2023 Alumni Awards
Anna Voelker ’18 – Diversity Champion Award
What is the Diversity Champion Award?
Presented to alumni who have made a significant and sustained contribution that fosters diversity and inclusion in their broader community and/or organization. Their efforts must recognize and respect the value of individual differences such as race, color, creed, religion, sexual orientation, national origin, sex, age, disability, veteran or military service status, gender identity, economic status, political belief, marital status or social background.
Anna Voelker (they/them) is working to advance disability inclusion in STEM, on earth and beyond it. Voelker ’18, envisions a future where astronauts with disabilities are common on space missions and people with disabilities hold more leadership positions in STEM fields.
Voelker is working to make that happen through SciAccess, a nonprofit organization dedicated to advancing disability inclusion in STEM. As the founder and executive director of SciAccess, Voelker runs an annual conference for scientists, educators and disability advocates — a conference they started with a $100,000 grant from Ohio State supporting initiatives for social change. Voelker also leads an international research program in which researchers with disabilities conduct demonstrations aboard zero gravity flights to expand accessibility in space.
What fuels your desire to expand STEM opportunities for people with disabilities?
I've always had a passion to break down barriers and push toward equity and inclusion. When it comes to disability, my passion was sparked when I took a theater class called Shakespeare and Autism. We worked with students on the autism spectrum who were able to step outside their comfort zones through theater and imaginative play. I loved the way we were able to reach people through inclusive education and design. I felt this was missing from the STEM community.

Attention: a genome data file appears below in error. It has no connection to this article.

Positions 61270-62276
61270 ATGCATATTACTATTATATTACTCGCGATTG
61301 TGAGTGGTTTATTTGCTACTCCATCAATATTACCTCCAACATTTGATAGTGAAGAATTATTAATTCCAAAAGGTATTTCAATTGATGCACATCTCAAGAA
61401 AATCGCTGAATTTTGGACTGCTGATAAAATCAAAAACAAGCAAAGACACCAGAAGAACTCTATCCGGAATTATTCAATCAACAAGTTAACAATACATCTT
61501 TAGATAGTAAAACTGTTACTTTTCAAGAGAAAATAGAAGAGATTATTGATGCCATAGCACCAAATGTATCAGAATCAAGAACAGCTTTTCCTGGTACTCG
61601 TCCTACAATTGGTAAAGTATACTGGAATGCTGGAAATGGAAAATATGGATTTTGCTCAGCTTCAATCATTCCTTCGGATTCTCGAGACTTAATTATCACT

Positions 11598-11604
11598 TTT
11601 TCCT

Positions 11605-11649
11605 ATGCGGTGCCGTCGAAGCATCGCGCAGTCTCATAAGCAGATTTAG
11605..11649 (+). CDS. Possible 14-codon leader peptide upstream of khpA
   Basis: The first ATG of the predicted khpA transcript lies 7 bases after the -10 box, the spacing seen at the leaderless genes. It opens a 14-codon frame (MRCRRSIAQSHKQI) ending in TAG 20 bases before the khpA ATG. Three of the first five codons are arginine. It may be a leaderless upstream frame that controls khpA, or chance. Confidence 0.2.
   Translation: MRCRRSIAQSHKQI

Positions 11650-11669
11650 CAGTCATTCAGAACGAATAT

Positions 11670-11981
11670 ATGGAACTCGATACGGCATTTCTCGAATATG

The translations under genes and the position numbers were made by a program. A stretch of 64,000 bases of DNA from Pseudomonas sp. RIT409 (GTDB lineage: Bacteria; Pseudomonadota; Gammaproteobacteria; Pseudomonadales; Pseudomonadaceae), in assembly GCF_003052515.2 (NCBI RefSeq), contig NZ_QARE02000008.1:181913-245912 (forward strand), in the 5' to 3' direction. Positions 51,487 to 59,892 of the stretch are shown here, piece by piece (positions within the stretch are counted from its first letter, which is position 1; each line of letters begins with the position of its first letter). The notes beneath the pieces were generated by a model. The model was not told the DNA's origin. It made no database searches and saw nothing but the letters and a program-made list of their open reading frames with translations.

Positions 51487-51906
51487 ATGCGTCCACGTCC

Five years from now, what changes do you hope will happen in your field?
I hope to see a transformation of the public’s understanding and the industry’s understanding of who gets to go to space. First, I’d like to see numerous disabled astronauts flying and working in space and see how that impacts the public perception of disability. Second, I’d like to see a reinvention of the definition of an astronaut. And third, I’d love to see more individuals with disabilities holding leadership positions in STEM to shape policy and open doors for future generations. With 15% of the world’s population having a disability, we cannot afford to continue excluding this talent.
“Anna’s leadership in broadening access in science to people with disabilities has international impact. Their work benefits not only people with disabilities, but everyone. Greater access for all makes for a better, more just society.” John Beacom, Ohio State Distinguished Professor of Physics and of Astronomy
Tell us about the AstroAccess program and a highlight for you.
I’ve had the privilege of co-founding the program with George Whitesides, former CEO of Virgin Galactic. We conduct zero gravity flights where Disability Ambassadors from all over the world are selected to fly with us and conduct research about accessibility in space and have done five zero gravity missions to date. Our inaugural flight in 2021 was a highlight for me, just watching the hard work of countless volunteers come to fruition and turn an idea into a reality. I also love that AstroAccess connects people, bringing together leaders from the disability community and the aerospace industry so that we can advocate for systemic, long-term change in the industry. Right now, AstroAccess is pushing for accessible design decisions to be made in the next generation of space vehicles and space stations.